As COVID-19 shuttered businesses, including hair salons and barbershops, and stay-at-home orders had so many of us working remotely, spending hours on Zoom meetings, our hair became a major focus of attention. Of course, this was really nothing new, as we have long had a complicated relationship with hair, which is rarely left in its natural state. We spend large amounts of money and time grooming it—brushing and combing, cutting and dying, curling or straightening, shaving or covering, braiding and arranging, even enhancing with extensions, hairpieces, and wigs. Our hair, whether styled or “natural,” is both an expression and a projection of our identity.
This year’s New York Antiquarian Book Fair provided curators with the opportunity to acquire Ouvrages en cheveux idéal (1878), a French hair artist’s manuscript album and catalogue.
The hair artist/author Henri Delaplace offers a variety of designs for tokens and memorials made from human hair, which are “Prix Divers: Suivant la grandeur,” that is, priced according to how fancy and hence how involved they were to create.
While some were quite small, others were large and required a great deal of hair to complete the piece. These two designs were clearly intended as gifts for a mother (A ma Mère) and a spouse (A mon Epouse). What the year “1868” represents is unclear–it could be the year it was given, the year the child was born, or have some other meaning now lost to us.
Delaplace completes his album with an illustrated history of hairdressing, suggesting he was both a hairdresser and a hair artist. In addition to the illustrations, many of which contain commentary, sometimes extensive, directly next to the drawings, there are five pages of text constituting a general history written at the end of the volume. This includes a section, “Mélange des Couleurs,” on hair color and hair coloring, that is, what tints are appropriate to apply to what types of hair.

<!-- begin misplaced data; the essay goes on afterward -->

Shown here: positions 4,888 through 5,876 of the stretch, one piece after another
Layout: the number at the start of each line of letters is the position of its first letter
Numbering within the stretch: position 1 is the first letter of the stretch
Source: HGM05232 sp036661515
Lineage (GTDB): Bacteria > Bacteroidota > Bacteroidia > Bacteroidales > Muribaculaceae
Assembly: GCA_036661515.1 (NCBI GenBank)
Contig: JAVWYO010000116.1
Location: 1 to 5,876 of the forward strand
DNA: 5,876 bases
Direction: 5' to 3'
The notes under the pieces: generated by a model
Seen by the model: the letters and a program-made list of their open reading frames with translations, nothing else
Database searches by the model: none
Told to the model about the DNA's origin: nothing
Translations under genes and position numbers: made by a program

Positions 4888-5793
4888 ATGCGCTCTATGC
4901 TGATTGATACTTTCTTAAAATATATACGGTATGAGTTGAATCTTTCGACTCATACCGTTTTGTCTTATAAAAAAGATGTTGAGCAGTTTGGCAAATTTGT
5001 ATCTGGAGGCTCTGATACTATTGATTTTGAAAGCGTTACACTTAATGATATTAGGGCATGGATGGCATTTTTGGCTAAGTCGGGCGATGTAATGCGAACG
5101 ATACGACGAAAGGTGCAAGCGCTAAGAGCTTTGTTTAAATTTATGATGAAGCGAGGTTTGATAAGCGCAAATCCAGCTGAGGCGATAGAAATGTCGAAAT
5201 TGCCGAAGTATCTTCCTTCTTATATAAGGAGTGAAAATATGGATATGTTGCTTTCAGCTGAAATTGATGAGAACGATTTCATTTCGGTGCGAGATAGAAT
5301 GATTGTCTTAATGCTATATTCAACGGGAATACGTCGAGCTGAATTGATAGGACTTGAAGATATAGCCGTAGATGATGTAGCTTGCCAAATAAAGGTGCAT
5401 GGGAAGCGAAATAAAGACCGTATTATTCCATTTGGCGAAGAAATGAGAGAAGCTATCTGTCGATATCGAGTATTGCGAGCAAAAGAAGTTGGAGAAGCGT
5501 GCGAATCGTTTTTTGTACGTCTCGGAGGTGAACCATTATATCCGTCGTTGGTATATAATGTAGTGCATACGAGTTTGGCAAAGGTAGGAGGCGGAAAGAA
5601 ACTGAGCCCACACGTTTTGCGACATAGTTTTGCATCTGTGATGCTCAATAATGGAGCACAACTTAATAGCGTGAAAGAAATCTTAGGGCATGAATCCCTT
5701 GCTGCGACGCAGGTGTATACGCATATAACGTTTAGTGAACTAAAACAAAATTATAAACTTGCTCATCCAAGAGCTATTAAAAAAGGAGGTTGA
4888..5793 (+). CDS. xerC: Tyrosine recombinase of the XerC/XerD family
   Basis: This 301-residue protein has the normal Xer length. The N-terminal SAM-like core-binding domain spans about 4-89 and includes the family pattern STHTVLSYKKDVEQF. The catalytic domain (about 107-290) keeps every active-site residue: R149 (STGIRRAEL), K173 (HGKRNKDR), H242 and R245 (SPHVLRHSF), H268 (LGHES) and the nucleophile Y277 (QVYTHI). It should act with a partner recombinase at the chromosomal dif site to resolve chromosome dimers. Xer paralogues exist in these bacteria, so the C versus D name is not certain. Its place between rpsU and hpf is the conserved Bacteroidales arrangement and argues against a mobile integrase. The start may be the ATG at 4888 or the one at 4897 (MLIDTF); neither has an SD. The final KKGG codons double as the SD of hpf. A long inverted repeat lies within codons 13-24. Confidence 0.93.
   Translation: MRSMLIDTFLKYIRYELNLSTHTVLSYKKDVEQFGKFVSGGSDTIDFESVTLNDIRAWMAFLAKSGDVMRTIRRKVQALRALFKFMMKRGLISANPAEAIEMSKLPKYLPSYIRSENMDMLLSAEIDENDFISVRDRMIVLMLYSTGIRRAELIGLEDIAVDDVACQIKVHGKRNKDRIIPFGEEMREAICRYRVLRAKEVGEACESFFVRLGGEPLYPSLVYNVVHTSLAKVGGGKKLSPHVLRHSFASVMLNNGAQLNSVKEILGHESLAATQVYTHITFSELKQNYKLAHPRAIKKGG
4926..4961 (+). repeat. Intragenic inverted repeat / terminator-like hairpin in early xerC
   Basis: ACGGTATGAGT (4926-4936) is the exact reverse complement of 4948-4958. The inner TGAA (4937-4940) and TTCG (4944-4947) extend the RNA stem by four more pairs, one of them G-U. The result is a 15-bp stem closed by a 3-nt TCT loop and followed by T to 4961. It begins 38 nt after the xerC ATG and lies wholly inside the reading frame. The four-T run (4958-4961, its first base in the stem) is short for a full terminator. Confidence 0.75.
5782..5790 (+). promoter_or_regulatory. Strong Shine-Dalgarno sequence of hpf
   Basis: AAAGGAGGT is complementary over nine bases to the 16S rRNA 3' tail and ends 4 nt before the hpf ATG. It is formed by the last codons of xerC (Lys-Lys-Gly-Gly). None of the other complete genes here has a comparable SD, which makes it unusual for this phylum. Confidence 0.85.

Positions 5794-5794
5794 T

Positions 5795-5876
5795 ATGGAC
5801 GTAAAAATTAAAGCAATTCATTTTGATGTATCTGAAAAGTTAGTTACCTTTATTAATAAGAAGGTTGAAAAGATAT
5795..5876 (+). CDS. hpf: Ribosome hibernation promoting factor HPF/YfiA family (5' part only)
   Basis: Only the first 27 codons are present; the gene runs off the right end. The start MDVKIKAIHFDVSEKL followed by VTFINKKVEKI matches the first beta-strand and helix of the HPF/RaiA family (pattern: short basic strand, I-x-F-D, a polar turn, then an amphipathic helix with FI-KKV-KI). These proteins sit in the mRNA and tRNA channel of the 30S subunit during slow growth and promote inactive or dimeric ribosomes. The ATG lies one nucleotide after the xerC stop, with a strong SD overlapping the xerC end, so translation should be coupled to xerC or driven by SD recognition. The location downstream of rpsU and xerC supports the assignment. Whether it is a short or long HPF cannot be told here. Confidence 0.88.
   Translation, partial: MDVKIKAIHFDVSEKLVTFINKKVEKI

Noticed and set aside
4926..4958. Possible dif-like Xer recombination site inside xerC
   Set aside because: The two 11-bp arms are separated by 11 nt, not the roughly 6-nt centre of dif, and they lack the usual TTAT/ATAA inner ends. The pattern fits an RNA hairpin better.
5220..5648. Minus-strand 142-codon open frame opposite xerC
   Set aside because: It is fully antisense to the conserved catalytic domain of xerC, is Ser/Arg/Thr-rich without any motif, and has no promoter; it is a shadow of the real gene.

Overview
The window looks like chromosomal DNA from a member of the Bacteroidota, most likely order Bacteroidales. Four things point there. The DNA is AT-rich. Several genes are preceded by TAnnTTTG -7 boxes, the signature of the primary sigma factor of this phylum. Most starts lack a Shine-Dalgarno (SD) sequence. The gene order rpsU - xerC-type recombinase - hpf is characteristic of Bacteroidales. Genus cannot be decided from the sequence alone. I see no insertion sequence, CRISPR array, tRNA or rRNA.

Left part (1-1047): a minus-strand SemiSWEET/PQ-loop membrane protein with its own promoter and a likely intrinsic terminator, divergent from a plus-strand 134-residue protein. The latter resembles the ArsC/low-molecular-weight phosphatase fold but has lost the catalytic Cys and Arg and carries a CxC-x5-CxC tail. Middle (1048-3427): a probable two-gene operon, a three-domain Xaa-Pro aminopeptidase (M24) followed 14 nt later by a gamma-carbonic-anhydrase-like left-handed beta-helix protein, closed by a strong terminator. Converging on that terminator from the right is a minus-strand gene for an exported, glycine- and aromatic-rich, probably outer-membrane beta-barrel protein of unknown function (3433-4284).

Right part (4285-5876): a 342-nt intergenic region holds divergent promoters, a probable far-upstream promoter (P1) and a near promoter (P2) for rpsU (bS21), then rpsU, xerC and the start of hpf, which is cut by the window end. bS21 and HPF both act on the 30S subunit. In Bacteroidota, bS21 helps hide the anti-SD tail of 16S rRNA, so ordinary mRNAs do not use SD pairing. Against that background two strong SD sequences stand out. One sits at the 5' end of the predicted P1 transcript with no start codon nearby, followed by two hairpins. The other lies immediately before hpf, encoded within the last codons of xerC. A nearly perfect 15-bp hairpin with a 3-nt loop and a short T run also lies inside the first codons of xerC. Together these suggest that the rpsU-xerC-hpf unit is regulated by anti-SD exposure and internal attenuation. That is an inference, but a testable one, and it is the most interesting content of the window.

The hairstyles in this history include Delaplace’s renderings of various ethnic or cultural examples (Native American, Chinese, and Turkish), historical French styles, and regional headwear for women.
It also includes some spectacular eighteenth- and nineteenth-century women’s styles.
A popular folk art of the 18th and 19th centuries, hair art was a sentimental expression of love and grief. Human hair from both the living and the recently deceased was used to form flower bouquets, braided jewelry chains, weeping willows, and painted scenes of mourning.
This “Sketch for Human Hair Work,” with the hand reaching upwards, is a disquieting image.
Sometimes incorporating photographs, these were cherished tokens to preserve the memory of a deceased loved one, to chart a vibrant family tree of the living, or to exchange as friendship keepsakes.